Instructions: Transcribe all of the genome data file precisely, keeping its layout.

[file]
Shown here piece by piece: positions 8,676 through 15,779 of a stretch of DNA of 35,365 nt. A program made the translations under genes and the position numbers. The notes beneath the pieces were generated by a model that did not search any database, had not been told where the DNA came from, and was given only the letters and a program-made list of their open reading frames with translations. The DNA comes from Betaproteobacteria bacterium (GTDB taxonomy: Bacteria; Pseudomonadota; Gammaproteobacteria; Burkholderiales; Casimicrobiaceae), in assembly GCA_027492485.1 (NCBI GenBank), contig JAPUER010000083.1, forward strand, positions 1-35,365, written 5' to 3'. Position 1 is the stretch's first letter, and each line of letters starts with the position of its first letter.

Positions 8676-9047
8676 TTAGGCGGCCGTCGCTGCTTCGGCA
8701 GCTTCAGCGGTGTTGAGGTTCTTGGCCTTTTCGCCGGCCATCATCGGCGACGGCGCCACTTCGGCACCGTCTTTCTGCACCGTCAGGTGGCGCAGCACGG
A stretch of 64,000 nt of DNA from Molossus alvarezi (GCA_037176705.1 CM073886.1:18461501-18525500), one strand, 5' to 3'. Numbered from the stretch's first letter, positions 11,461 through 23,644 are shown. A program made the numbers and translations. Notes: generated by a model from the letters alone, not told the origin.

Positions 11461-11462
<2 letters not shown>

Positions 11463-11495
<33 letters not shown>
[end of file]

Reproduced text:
Shown here piece by piece: positions 8,676 through 15,779 of a stretch of DNA of 35,365 nt. A program made the translations under genes and the position numbers. The notes beneath the pieces were generated by a model that did not search any database, had not been told where the DNA came from, and was given only the letters and a program-made list of their open reading frames with translations. The DNA comes from Betaproteobacteria bacterium (GTDB taxonomy: Bacteria; Pseudomonadota; Gammaproteobacteria; Burkholderiales; Casimicrobiaceae), in assembly GCA_027492485.1 (NCBI GenBank), contig JAPUER010000083.1, forward strand, positions 1-35,365, written 5' to 3'. Position 1 is the stretch's first letter, and each line of letters starts with the position of its first letter.

Positions 8676-9047
8676 TTAGGCGGCCGTCGCTGCTTCGGCA
8701 GCTTCAGCGGTGTTGAGGTTCTTGGCCTTTTCGCCGGCCATCATCGGCGACGGCGCCACTTCGGCACCGTCTTTCTGCACCGTCAGGTGGCGCAGCACGG
A stretch of 64,000 nt of DNA from Molossus alvarezi (GCA_037176705.1 CM073886.1:18461501-18525500), one strand, 5' to 3'. Numbered from the stretch's first letter, positions 11,461 through 23,644 are shown. A program made the numbers and translations. Notes: generated by a model from the letters alone, not told the origin.

Positions 11461-11462
<2 letters not shown>

Positions 11463-11495
<33 letters not shown>